By Edgar H. Clemente
TAPACHULA, Mexico (AP) — Caribe Dorvil wakes up at 3 a.m. each day to prepare food to sell in a small street market with dozens of other Haitian migrants in this southern Mexican city.
Unable to find other work because they still lack legal status, Dorvil and Haitian migrants sell meals, soft drinks, clothing and offer services such as haircuts, manicures and tailoring under umbrellas in the street market.
Dorvil has requested asylum in Mexico, but the agency processing such requests is deeply backed up and has not had enough resources to deal with the exponential growth in asylum claims in recent years.
A couple years ago, migrants such as Dorvil might have quickly passed through Tapachula, historically a stop on one of the main migrant routes north. But more recently it has become a Kafkaesque quagmire of bureaucracy without exit for thousands.
The growing frustration led hundreds of migrants to walk out of Tapachula this month and attempt to travel north. Mexican authorities stopped them each time, sometimes violently. Another attempted caravan has been rumored for this week.
Former U.S. President Donald Trump threatened Mexico with tariffs if it did not slow the flow of migrants to the U.S. border. Mexico responded by deploying its National Guard and more immigration agents to try to contain migrants in the south.
Facing daily images of Mexican authorities clashing with migrants, many travelling as families, President Andrés Manuel López Obrador has showed his own frustration with the containment strategy and said it was not sustainable.
On a recent morning, Dorvil prepared spaghetti with chicken and a small side salad, which she sold for about $2 in the market. Her usual 10-hour workday typically earns her $5 to $10.
That covers her rent — an apartment south of Tapachula she shares with nine other migrants — and just enough food to keep her going.
“You can’t work (here), there are no papers, there is nothing,” Dorvil said. “You have to sell to pay rent, to eat. The government doesn’t help anyone.”
Dorvil arrived in Mexico early this year. Like many of the Haitian migrants, she had lived in Chile for years after leaving her own country, but set out when the economy stalled there during the pandemic.
She thought things would be better in Mexico, but now says it is worse. Her husband and their two children remain in Chile, but have been thinking of joining her in Mexico, which is why she has not joined any of the groups trying to leave Tapachula.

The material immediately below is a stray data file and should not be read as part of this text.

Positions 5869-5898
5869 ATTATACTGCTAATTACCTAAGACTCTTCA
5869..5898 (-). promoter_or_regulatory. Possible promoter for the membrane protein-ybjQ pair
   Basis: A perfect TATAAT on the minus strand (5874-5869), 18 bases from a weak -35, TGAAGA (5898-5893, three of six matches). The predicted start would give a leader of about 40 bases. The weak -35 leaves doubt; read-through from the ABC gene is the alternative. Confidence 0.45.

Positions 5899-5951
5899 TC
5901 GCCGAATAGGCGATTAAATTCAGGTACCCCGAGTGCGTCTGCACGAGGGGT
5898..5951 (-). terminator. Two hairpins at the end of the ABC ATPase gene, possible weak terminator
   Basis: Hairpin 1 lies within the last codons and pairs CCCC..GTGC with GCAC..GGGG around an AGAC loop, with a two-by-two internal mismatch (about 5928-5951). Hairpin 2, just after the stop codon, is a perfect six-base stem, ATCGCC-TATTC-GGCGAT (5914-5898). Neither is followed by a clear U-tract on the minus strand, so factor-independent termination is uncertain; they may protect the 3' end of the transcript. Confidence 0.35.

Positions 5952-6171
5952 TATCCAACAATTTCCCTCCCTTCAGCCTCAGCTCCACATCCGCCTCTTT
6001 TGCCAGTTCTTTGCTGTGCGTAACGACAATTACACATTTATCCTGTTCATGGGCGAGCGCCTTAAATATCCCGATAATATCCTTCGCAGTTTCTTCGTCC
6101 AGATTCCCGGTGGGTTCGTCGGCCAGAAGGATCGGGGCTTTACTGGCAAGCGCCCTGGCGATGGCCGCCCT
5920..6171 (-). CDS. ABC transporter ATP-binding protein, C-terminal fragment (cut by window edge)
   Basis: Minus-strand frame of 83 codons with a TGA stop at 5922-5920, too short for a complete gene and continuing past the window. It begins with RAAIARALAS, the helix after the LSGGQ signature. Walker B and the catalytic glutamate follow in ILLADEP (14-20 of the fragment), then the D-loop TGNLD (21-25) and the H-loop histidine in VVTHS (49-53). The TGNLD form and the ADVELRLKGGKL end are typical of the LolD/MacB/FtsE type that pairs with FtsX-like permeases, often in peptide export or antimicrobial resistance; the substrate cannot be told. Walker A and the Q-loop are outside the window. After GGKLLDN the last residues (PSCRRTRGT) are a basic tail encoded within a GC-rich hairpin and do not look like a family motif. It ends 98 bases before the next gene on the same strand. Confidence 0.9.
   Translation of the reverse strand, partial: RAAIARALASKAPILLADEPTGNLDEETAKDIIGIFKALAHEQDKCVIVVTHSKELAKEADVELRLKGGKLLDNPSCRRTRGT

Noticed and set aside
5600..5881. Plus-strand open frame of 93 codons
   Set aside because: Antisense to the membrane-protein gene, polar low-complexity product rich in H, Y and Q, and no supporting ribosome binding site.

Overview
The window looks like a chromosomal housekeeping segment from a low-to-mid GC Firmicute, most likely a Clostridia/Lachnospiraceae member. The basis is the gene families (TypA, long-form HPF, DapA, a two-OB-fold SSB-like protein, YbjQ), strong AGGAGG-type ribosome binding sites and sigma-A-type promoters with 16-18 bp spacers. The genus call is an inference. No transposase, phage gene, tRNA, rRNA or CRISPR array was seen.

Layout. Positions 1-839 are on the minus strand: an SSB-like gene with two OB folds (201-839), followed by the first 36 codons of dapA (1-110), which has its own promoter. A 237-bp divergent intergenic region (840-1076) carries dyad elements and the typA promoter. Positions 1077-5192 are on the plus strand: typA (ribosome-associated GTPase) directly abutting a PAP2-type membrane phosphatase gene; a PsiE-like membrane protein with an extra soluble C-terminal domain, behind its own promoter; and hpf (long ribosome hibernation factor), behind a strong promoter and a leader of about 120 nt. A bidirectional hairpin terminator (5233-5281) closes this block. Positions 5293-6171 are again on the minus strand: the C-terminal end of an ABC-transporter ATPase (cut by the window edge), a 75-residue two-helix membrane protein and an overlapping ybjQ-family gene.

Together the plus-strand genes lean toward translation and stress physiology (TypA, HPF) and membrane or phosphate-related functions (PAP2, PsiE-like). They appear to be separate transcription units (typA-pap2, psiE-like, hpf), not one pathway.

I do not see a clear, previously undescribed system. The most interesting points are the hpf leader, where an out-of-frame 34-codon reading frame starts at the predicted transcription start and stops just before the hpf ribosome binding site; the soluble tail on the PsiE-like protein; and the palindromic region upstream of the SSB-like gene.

Dorvil has an initial appointment scheduled for her asylum request in mid-November. But the system is overwhelmed with applications and it’s not unusual for someone to wait a year for their case to be processed.
The system was already behind and the pandemic slowed things even more. So far this year, more than 77,000 people have applied for protected status in Mexico, 55,000 of those in Tapachula. Haitians account for about 19,000 of those applicants.
Some in the Mexican government have proposed giving Haitians — the second largest migrant group behind Hondurans — an option that would let them seek work outside the state of Chiapas, where Tapachula is located. But opposition remains.
Activist Luis Villagrán of the Center for Human Dignity estimates there could be as many as 100,000 migrants stuck in Tapachula, nearly one for every three of the city’s residents. They are visible all over the city, though other groups estimate half that number.
Even for those who succeed in getting some legal status, Tapachula can seem inescapable.
Another Haitian migrant, who declined to give his name to avoid repercussions, showed a humanitarian visa he had obtained in Tapachula. With that in hand, he traveled north to the state of Tamaulipas, which borders Texas. But there a Mexican immigration agent stopped him and told him it was not valid. He was sent back to Tapachula.
“I’ve had this (visa) for a year and they sent me back here, I don’t know why,” he said during a recent protest against Mexico’s immigration and asylum agencies to demand that migrants be allowed to travel freely.
Enrique Vidal, coordinator for Fray Matias de Cordoba Human Rights Center in Tapachula, said the policy of containment and the militarization of that policy has collapsed the immigration system.
“We have seen in recent days these massive mobilizations trying to leave Tapachula,” Vidal said. “They are all people who have started some process with Mexican authorities and it is the Mexican authorities who have not followed through in guaranteeing a respectful and timely access for the people.”